Van Halen has a lot in common with Kiss. As mentioned in Kiss and Sell, Paul Stanley felt he had to over-compensate for his age in the 80s, so he intentionally ratcheted up the "rough sex talk." I don't know if this was the rationale behind some of Van Halen's lyrics in the 80s particularly on this album but elsewhere as well. But the "artless boner" (as I've seen it referred to) quality of something like Black and Blue is kind of at odds with the lyrics of something like When It's Love or Feels So Good. 

Personally, I'm more offended by the lyrics to When It's Love. Who the hell would be asking Sammy Hagar or any of these clowns for advice on when lust turns to love? That is patently absurd.



(Pretty song, though, especially the "Na Na Na" part at the end.)

I Forgot How Much This One Rocks: Source of Infection
In My Personal Reckoning: 7th of 12.

For Unlawful Carnal Knowledge (1991) Produced by Van Halen, Andy Johns, and Ted Templeman
Poundcake / Judgement Day/ Spanked / Runaround / In 'n' Out / Man on a Mission / This Dream is Over / Right Now / 316 / Top of the World
Another awful cover. How did they get away with this - twice?

My memory of this album is that it was on the radio and MTV every five minutes. You just couldn't escape it. Which was fine for awhile, as I liked the album, but its constant airplay burned me out on the band for years. Revisiting it now, I hear a pretty "safe" album. The big songs (Runaround, Top of the World, This Dream Is Over) are fine tunes (and as always Michael Anthony's vocals are perfect) but they're kind of AOR-by-numbers.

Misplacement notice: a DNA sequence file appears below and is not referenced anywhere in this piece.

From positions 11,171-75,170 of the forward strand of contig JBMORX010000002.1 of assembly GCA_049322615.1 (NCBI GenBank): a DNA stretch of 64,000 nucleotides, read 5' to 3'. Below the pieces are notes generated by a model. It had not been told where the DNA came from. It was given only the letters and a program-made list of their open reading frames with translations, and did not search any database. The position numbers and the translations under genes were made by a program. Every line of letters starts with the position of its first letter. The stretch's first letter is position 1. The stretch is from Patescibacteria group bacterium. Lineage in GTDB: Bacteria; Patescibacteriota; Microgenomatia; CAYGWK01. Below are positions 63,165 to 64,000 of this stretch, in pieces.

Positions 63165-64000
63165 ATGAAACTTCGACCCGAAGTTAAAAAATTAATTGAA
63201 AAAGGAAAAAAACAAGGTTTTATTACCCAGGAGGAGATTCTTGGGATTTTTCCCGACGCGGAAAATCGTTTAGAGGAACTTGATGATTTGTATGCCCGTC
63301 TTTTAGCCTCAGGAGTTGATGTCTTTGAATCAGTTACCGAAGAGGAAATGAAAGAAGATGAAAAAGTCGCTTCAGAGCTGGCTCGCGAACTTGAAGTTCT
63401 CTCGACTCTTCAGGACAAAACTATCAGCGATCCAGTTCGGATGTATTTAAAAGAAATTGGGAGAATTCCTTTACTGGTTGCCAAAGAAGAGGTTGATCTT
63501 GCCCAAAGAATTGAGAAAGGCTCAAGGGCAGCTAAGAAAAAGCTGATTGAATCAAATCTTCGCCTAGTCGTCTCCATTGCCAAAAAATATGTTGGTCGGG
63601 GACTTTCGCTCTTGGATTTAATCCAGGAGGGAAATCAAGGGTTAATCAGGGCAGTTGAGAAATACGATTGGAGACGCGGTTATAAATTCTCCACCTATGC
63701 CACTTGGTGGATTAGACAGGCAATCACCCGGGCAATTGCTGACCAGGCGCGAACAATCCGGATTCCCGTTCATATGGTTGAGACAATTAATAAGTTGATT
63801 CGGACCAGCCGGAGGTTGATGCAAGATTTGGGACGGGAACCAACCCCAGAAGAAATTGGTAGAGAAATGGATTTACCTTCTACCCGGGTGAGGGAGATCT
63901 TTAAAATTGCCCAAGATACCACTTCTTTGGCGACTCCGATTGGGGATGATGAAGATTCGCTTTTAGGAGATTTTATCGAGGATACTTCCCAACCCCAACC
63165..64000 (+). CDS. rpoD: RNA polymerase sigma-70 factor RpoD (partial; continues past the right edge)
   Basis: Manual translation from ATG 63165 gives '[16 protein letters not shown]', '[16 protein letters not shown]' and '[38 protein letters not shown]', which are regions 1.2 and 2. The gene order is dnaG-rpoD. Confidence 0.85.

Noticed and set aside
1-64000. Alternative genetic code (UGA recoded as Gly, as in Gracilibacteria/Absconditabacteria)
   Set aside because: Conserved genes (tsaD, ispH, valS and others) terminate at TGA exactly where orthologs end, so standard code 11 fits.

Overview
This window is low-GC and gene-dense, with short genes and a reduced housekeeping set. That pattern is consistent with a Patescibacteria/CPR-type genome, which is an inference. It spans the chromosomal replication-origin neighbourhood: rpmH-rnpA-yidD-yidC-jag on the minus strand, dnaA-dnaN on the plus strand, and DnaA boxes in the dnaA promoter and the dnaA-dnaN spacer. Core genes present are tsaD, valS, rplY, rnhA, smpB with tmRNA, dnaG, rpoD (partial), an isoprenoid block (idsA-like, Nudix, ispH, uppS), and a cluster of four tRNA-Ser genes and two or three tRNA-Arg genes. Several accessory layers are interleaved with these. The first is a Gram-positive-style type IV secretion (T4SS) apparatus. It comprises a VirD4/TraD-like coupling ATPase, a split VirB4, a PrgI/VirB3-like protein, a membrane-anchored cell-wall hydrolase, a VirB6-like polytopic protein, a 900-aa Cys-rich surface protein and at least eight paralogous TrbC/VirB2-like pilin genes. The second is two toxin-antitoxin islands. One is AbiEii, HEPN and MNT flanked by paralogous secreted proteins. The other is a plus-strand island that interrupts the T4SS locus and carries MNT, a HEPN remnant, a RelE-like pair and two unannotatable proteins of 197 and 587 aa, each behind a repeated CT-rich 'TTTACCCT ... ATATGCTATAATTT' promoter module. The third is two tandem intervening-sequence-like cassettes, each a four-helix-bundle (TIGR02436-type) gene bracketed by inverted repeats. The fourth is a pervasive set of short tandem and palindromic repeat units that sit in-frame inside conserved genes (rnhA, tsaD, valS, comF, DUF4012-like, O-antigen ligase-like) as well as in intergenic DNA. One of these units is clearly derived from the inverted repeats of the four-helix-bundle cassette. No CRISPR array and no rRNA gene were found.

Not so with Poundcake, though, which is one of the all-time greats. The video is ridiculous. I mean, they're all ridiculous - I know (well, the video for Right Now is one of the coolest ever made, by any band, so, while we're here, that one's definitely not ridiculous.) But with the "What are little girls made of?" intro and the subsequent writhing and casting-couch storyline, it makes it seem like Van Halen are sex traffickers or something.



"Give me some of that UN-HUNH, UNH-HOWWW-UONN!" is one of my favorite cock rock lyrics ever. 

In My Personal Reckoning: 9th of 12.
 
Balance (1995) Produced by Bruce Fairborn
The Seventh Seal / Can't Stop Loving You / Don't Tell Me What Love Can Do / Amsterdam / Big Fat Money / Doin' Time / Aftershock / Strung Out / Not Enough / Baluchitherium / Take Me Back (Deja Vu) / Feelin'
Okay, so now we get to the bad stuff. I wish I was here to tell you the rest of Van Halen's catalog is under-appreciated, but basically from here on out, it's a slog.

One interesting bit, though, the song Strung Out, "eighty-eight seconds of avant-garde piano terror documenting an episode from ten years earlier. While renting film composer Marvin Hamlisch's beach house in the early 80s, Eddie had investigated the sonic properties of a Yamaha grand piano with the delicate use of hammer, saw, AA batteries, and silverware. The recording of scrapes and snapping strings cost over $10,000 and was culled from over six hours of raw tape - potentially the most edgy Van Halen bootleg never released."